Kroger Beef Recall – E. Coli Outbreak

In the summer of 2008, more than 40 people across the United States developed E. coli food poisoning after consuming ground beef purchased at Kroger’s grocery stores. At least 14 people required hospitalization and one victim developed hemolytic uremic syndrome — a serious E. coli food poisoning complication that can cause acute renal failure. In order to hold the Kroger Company responsible for their financial, physical and psychological damages, many victims filed personal injury lawsuits seeking compensation.

Kroger’s Ground Beef Recall

In June 2008, the largest traditional grocery chain in the United States, Kroger Company, issued a recall of ground beef products distributed at the company’s stores throughout Michigan and Ohio. The recalled products had tested positive for E. coli O157:H7, a dangerous bacteria that can cause severe diarrheal illness in humans. The recall was later expanded to include Kroger’s grocery stores nationwide. While the recall of more than 34 million pounds of beef likely prevented the E. coli outbreak from spreading, more than 40 individuals were sickened with the E. coli food poisoning nonetheless. The majority of the E. coli cases occurred in Michigan and Ohio, though infections were also reported in Georgia, Indiana, Kentucky, Utah and New York.

Kroger’s E. Coli Lawsuits

A molecular fingerprinting performed by the Centers for Disease Control and Prevention confirmed that the E. coli strain found in Kroger’s beef products was identical to the bacteria found in several of the victims. This identification might help victims prove that their illness was caused by defective products distributed by the Kroger Company. Proving causation is an important part of a personal injury lawsuit — the legal vehicle through which victims can compel the Kroger Company to provide compensation for the damages caused by their E. coli infection.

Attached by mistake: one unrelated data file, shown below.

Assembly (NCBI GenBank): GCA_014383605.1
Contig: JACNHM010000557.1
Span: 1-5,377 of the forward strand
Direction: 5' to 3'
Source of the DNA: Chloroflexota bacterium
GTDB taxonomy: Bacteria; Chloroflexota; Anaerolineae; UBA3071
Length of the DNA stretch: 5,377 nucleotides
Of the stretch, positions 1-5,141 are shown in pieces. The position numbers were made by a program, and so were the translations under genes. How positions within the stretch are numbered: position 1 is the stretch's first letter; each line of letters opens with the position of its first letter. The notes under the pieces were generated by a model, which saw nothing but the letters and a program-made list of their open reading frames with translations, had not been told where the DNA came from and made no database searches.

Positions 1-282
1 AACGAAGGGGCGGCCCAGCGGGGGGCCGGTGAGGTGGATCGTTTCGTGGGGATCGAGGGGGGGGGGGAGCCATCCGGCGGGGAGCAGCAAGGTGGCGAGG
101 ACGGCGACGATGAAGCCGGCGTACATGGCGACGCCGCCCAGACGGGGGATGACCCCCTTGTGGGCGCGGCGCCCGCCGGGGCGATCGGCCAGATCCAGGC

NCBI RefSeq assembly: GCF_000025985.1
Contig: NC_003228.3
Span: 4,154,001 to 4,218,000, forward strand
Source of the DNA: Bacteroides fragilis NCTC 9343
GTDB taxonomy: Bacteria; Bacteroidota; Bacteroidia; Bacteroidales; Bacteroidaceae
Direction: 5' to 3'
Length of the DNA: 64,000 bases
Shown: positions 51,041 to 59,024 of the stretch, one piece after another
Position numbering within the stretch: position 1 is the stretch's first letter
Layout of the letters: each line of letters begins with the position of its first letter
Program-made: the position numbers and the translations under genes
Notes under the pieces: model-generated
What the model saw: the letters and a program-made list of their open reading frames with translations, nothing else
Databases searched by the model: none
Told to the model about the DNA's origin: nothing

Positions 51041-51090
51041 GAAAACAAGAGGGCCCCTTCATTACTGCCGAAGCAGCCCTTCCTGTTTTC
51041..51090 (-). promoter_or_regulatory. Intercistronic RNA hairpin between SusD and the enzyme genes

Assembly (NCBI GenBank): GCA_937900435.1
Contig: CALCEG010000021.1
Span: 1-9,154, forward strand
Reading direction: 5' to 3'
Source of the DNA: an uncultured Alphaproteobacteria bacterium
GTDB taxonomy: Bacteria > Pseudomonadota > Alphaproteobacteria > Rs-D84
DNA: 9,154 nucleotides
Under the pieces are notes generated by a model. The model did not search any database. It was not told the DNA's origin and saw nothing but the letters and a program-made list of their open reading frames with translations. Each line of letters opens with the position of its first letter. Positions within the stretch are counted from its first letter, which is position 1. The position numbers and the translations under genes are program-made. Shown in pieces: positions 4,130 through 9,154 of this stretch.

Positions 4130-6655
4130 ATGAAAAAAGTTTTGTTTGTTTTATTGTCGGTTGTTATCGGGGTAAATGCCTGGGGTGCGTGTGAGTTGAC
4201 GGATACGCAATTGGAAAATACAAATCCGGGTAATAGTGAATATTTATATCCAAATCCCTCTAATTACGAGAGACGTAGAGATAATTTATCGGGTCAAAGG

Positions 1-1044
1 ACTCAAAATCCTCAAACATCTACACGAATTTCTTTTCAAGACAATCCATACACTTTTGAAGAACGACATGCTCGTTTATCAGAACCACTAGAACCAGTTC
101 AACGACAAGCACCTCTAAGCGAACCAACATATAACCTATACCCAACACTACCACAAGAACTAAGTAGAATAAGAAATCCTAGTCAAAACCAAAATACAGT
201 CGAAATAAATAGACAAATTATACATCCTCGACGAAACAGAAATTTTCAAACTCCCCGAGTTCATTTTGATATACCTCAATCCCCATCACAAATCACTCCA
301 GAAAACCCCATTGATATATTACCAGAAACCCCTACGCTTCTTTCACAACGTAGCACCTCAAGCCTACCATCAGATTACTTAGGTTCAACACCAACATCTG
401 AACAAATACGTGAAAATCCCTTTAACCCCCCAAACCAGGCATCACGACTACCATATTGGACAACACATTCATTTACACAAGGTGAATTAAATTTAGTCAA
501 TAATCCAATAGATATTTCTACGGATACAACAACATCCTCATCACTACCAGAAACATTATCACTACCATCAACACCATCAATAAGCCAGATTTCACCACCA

One of the first personal injury lawsuits against the Kroger Company was filed by a woman in suburban New Albany. The suit alleges that the Kroger Company acted negligently in selling the customer E. coli-contaminated beef patties in June, 2008. After eating the cooked patties, the woman became violently ill and had to be admitted to a Cincinnati hospital. She is seeking at least $25,000 in damages. Similar lawsuits have been filed by other victims of the E. coli outbreak seeking compensation for hospital bills, time off work and the pain and discomfort caused by the E. coli infection.

Contacting a Skilled E. coli Lawyer

E. coli outbreaks occur relatively often as some food manufacturers and distributors fail to adhere to proper hygiene and food safety guidelines. For example, the Kroger Company has issued five large-scale food recalls since 2000, most of them prompted by suspected E. coli contamination. If you believe that your symptoms or the E. coli infection of your loved one was caused by an E. coli-tainted food product, contact the law offices of Aylstock, Witkin, Kreis & Overholtz at (844) 794-7402 to learn more about obtaining compensation for your suffering. In addition to negotiating and litigating E. coli food poisoning cases, the personal injury attorneys of AWKO Law specialize in cases arising from salmonella, shigella, ciguatera and campylobacteriosis outbreaks.